Companies are facing increasing pressure to assess and report on nature and biodiversity-related issues, with new disclosure systems emerging such as the Taskforce on Nature-related Financial Disclosures (TNFD), and the Science Based Targets Network (SBTN) which announced the first-ever set of corporate science-based targets for nature conservation.
Opportunities in real estate integration
Leading real estate organisations must incorporate biodiversity into their overall sustainability strategies, recognising that protecting and restoring natural functions is integral to protecting asset value, enhancing stakeholders trust and creating sustainable and resilient urban environments. By embracing this approach, real estate investors can gain a competitive edge and secure long-term value in an era of growing sustainability expectations and as demonstrated in the World Economic Forum study.
Retrofitting existing buildings presents an opportunity to introduce NbS. A particularly successful case study within our own portfolios is Bourn Quarter, Cambridge, UK, where we transformed a former air-brownfield which successfully revived a neglected area into a vibrant, biodiverse habitat. This achieved a 30% increase in habitat units equivalent to 10% BNG, planted over 1km of native hedgerows and introduced water feature swales doubling as walkways through the development. These interventions help mitigate the urban heat island effect, reduce the load on stormwater infrastructure, and enhance air quality. In addition, they promote occupants’ wellbeing and provide habitats for various species such as bees and birds, while creating appealing outdoor amenities for residents and workers.
The successful implementation of NbS in real estate hinges on collaborative partnerships which can bring diverse perspectives and expertise to the decision-making process. By forging those partnerships, we have unlocked new opportunities in a retail park asset in Fidenza, Italy to replant trees. A total of approximately 170 trees were successfully preserved, showcasing a commitment to environmental conservation and sustainable land use practices. Furthermore, an additional 244 native trees and hedges were strategically planted within the car park area. The establishment of this green area brings environmental benefits. According to expert analysis, over a span of 20 years, this newly developed landscape is projected to absorb approximately 595 tons of CO2 equivalent (CO2e).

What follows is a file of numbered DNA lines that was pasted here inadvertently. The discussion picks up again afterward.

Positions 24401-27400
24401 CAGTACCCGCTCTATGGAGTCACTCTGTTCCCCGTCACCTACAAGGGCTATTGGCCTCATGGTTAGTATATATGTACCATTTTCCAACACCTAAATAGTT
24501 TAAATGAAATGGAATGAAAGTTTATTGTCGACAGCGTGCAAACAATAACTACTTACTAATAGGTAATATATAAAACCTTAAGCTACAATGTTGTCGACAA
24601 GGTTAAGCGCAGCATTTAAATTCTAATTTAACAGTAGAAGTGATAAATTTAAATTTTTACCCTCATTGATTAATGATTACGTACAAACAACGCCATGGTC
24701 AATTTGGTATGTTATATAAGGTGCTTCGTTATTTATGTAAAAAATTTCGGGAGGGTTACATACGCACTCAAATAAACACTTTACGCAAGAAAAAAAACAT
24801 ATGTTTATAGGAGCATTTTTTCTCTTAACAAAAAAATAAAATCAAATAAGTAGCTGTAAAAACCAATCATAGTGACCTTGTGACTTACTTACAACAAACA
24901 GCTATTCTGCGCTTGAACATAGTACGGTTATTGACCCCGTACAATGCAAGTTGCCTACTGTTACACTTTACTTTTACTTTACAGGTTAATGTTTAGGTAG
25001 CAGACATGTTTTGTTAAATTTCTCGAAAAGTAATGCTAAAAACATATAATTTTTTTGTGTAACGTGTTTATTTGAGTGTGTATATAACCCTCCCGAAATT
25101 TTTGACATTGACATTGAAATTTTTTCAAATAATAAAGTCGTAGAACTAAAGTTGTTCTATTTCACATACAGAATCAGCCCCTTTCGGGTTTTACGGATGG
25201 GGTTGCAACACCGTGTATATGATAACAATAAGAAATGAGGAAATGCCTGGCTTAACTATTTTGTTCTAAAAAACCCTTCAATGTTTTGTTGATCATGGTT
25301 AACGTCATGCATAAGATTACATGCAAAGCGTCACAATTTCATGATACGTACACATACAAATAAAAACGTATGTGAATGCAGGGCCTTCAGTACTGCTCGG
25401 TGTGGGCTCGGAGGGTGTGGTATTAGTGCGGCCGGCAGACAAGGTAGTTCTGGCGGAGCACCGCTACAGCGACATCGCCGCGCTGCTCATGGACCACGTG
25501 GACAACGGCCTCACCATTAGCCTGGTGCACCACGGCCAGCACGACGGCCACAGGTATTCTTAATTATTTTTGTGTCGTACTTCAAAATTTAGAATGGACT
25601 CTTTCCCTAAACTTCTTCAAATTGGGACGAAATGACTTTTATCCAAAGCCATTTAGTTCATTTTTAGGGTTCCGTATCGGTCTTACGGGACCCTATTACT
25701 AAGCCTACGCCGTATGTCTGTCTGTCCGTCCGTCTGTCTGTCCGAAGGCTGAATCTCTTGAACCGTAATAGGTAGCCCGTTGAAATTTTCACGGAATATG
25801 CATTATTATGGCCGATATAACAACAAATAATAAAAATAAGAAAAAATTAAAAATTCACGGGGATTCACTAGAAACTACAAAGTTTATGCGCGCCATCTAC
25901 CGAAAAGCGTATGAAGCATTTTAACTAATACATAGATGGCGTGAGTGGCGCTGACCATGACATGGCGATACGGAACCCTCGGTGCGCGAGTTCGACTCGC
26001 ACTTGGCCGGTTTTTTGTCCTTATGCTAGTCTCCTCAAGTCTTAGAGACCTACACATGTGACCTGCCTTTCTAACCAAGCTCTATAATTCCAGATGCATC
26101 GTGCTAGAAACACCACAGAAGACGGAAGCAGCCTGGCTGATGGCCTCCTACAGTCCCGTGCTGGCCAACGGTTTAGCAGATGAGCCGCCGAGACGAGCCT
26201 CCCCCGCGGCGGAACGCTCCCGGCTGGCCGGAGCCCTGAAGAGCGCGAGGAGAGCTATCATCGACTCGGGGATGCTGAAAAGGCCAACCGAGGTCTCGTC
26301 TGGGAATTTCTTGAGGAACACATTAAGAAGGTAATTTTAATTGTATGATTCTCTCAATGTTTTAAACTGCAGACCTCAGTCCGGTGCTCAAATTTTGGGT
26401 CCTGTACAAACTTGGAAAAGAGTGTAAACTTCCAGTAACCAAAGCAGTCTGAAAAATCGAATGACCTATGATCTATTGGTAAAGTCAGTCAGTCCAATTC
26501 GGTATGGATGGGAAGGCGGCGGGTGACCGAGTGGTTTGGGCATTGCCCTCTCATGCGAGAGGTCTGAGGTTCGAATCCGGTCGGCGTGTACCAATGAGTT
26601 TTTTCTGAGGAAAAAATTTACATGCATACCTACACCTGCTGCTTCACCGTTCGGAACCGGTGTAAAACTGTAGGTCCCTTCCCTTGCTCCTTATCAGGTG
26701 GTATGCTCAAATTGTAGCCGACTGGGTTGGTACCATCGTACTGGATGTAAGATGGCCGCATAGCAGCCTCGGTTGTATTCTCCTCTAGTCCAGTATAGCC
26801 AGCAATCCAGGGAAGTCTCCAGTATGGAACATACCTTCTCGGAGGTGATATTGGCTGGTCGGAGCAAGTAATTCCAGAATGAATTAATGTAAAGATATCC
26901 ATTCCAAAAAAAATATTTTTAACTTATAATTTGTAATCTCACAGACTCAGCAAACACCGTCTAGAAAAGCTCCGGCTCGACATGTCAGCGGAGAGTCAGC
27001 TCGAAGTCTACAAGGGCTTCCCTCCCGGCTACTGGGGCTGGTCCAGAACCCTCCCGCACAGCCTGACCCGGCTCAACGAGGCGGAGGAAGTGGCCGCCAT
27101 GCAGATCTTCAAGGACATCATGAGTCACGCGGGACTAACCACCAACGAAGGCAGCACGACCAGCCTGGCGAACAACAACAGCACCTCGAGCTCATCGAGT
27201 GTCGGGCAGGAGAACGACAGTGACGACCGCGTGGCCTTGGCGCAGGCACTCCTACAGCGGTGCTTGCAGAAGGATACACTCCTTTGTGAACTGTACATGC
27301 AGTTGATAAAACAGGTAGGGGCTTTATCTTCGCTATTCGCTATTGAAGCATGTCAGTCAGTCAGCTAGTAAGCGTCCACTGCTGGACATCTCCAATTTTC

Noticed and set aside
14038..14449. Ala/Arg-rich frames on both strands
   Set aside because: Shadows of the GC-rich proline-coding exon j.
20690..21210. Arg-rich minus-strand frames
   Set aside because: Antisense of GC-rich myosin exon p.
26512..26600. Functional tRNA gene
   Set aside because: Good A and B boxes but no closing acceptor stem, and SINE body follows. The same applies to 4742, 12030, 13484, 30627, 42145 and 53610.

What it all means
As the understanding of climate change and biodiversity loss deepens, the integration of NbS in real estate is no longer a mere possibility but a necessity. By prioritising sustainability and the coexistence of nature and built environments, real estate investors can build future-proof portfolios that deliver economic, social, and environmental value. As cities continue to develop, embracing NbS in urban real estate provides a roadmap to create resilient and sustainable communities, benefiting investors, tenants, and the environment alike – however this comes with its challenges.
There is an ongoing discussion in the industry regarding the insurance of NbS, particularly for example the insuring of green walls, as these can potentially increase the risk of fire and water ingress. Given that the use of NbS is relatively new, particularly in the private sector, it will be interesting to see how insurers decide to approach reviewing and underwriting risk in this context.
In addition, it is currently difficult to assess progress towards achieving climate resilience for nature due to the complexity of the natural world as well as wide ranging data gaps. Quantitative measures of progress towards climate resilience outcomes for nature have several methodological challenges that need addressing. This is an area that should be further explored!